Sultana Tafadar is the first hijab-wearing lawyer to be named QC
Sultana Tafadar has become the first hijab-wearing criminal lawyer to be appointed Queen’s Counsel (QC).
Sultana received her Letters Patent in a ceremony at the Palace of Westminster this week, followed by a second ceremony with her peers at the Royal Courts of Justice.
Sultana joins an elite group of lawyers to be appointed Queen’s Counsel. There are around 2,000 QCs in Britain, less than 2% of the legal profession.
Speaking ahead of Monday’s ceremonies, Sultana, a human rights, international law and criminal justice lawyer, said: “I am delighted to be one of two hijab-wearing lawyers to have been appointed Queen’s Counsel, and the first to the criminal bar. I am also thrilled to join the ranks of pioneering female QCs.
“Yet on such a day, as I rise to the pinnacle of my profession in Britain, I note with great sadness that the same opportunities are currently being denied to women wearing the hijab in other countries, such as the France.”
“Representation is important and the Bar can be difficult ground for those of us from non-traditional backgrounds, but that is changing. Sixteen years ago, when I started at the bar, it was an isolated place: there were few black and ethnic minority women, and no other criminal lawyers wearing the hijab.
“We are breaking down these barriers, and I hope many more young women will now feel they too can reach the dizzying heights of the profession, regardless of race or religion.”
Ranked in the Legal 500, Sultana is highly regarded for her work in the areas of human rights, counter-terrorism and national security, as well as international law. His cases overlap with high-profile criminal trials that have helped set important precedents. She also advises states and organizations on human rights and international law; and provides advice on equality, diversity and inclusion to large multinational companies.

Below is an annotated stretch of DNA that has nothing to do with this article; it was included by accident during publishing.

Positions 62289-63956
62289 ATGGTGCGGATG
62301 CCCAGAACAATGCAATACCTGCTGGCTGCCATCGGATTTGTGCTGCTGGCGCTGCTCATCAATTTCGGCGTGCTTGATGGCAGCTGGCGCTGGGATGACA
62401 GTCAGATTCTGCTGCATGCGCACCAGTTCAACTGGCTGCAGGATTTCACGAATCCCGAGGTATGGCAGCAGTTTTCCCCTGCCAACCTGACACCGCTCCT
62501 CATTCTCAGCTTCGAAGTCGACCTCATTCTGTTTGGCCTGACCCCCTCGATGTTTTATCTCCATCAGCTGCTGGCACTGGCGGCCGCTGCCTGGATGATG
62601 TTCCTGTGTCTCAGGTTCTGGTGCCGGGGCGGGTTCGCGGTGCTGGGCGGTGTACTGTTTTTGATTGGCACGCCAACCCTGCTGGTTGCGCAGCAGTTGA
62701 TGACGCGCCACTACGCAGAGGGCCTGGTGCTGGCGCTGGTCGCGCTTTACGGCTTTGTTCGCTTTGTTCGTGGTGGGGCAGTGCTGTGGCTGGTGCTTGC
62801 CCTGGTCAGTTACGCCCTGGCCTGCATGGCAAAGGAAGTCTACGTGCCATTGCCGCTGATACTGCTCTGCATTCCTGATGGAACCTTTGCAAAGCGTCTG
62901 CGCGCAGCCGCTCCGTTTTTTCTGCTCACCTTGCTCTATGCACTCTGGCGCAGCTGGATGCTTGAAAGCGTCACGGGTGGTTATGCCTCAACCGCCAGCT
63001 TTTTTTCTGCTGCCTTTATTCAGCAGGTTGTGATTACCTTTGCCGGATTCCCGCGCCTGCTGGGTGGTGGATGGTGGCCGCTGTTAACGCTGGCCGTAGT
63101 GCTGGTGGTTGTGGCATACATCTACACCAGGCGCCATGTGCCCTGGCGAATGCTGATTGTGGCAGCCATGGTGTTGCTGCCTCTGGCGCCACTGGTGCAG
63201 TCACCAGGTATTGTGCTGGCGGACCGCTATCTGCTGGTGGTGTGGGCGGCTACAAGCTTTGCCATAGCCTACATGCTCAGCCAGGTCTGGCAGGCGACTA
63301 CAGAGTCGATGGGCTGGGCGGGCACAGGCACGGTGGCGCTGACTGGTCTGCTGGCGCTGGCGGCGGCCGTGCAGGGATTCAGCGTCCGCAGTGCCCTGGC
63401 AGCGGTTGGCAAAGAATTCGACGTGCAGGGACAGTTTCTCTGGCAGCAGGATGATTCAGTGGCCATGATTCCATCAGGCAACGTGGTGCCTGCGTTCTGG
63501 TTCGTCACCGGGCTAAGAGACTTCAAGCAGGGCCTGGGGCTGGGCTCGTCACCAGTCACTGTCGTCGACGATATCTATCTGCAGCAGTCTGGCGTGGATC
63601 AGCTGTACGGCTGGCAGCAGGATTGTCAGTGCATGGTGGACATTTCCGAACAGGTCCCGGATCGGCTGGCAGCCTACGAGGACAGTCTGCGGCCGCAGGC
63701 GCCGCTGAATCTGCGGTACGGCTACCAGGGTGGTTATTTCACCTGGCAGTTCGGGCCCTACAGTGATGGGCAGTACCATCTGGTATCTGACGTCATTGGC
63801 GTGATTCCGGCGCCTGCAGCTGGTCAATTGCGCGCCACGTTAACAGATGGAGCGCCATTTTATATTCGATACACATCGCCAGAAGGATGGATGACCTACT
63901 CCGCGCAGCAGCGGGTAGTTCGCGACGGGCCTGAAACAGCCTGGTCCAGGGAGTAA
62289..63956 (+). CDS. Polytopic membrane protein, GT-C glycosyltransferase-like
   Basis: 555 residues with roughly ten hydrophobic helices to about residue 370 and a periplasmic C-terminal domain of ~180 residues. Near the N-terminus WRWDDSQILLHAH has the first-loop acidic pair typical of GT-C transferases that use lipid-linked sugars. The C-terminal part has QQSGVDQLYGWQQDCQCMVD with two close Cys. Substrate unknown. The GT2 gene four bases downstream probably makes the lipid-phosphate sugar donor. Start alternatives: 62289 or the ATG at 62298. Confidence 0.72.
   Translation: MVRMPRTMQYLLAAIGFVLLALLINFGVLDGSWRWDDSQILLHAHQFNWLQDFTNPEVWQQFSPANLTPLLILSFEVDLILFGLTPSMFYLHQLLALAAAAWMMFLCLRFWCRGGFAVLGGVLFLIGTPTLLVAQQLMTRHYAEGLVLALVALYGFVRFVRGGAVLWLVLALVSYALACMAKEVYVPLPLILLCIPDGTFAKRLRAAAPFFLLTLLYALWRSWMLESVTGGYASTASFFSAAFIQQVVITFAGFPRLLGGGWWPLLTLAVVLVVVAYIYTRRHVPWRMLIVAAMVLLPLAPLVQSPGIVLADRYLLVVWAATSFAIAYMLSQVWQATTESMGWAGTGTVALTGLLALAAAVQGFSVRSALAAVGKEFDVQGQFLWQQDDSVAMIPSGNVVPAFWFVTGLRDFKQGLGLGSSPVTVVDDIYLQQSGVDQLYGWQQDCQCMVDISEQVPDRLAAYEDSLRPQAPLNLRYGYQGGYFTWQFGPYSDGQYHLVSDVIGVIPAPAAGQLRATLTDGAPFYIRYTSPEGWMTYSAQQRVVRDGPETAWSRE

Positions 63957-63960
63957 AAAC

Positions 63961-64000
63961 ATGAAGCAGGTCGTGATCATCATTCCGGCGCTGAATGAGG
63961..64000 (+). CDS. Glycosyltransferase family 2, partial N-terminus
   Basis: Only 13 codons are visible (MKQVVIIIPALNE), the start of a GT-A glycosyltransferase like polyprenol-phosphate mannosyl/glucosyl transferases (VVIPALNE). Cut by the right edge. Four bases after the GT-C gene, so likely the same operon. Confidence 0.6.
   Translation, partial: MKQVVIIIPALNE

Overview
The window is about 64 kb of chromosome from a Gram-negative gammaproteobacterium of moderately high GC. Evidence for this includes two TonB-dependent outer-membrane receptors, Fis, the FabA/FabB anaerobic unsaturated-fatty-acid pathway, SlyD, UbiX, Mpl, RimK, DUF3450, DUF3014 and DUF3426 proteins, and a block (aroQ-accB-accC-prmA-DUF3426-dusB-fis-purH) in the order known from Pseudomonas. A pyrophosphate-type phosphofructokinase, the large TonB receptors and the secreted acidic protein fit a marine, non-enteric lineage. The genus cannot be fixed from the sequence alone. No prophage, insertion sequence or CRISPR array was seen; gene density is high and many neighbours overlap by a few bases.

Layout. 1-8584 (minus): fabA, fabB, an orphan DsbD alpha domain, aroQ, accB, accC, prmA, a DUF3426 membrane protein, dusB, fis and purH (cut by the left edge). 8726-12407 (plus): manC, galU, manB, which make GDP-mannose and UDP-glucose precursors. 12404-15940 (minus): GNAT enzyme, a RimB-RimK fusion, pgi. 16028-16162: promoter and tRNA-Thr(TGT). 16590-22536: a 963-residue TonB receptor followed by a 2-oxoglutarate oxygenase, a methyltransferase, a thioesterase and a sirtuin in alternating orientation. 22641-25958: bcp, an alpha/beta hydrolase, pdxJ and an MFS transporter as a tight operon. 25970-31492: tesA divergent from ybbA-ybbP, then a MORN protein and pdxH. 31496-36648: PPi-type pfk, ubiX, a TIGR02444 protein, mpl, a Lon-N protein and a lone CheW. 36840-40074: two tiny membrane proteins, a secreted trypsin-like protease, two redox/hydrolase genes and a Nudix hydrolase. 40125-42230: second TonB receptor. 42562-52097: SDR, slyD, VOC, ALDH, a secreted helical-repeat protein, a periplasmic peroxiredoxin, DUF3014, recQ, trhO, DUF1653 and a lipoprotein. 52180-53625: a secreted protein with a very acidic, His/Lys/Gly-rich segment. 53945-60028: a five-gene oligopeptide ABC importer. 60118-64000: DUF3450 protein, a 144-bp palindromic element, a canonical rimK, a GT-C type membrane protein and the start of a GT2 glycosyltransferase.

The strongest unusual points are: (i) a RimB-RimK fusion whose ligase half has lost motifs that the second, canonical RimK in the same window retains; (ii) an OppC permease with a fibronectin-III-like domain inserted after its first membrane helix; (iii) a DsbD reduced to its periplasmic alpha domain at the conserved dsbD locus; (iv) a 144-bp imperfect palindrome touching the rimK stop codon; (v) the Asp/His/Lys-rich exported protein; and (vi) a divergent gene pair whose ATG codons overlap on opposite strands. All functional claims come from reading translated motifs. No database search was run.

Sultana was born and raised in Luton to Bangladeshi immigrant parents (Photos: David Jensen)
Sultana is involved in the legal campaign to end the hijab ban in France. Later this year, she will make important observations to the United Nations on how the French government violates international law in areas such as civil rights and gender discrimination, as well as violations of religious freedom and economic rights. women.
Born and raised in Luton to Bangladeshi immigrant parents, Sultana grew up wanting to change the world for the better. Having excelled in professions such as medicine and teaching, her hijab-wearing relatives had already proven that being a visibly Muslim woman was no obstacle to success.
Sultana said she was inspired by the American civil rights movement.
She said: “Growing up in the 80s and 90s I saw a lot of injustice and racism. I was inspired by the civil rights movement, Martin Luther King and Malcolm X. I knew I wanted to be an activist lawyer.
Sultana with Naeem Mian QC
While her personal journey as an ethnic minority, hijab-wearing lawyer has been difficult, Sultana said it never wavered in her quest to advance professionally and make a difference.
She added: “There were times when I was confused with the defendant or the interpreter. I faced a plethora of challenges due to my gender, race and religion.
“It’s been difficult, but I see my clients from diverse backgrounds who also experience similar discrimination. For me, the law is a tool to remedy those things and achieve great ideals like equality. It reminds me why I joined this profession and why I need to succeed.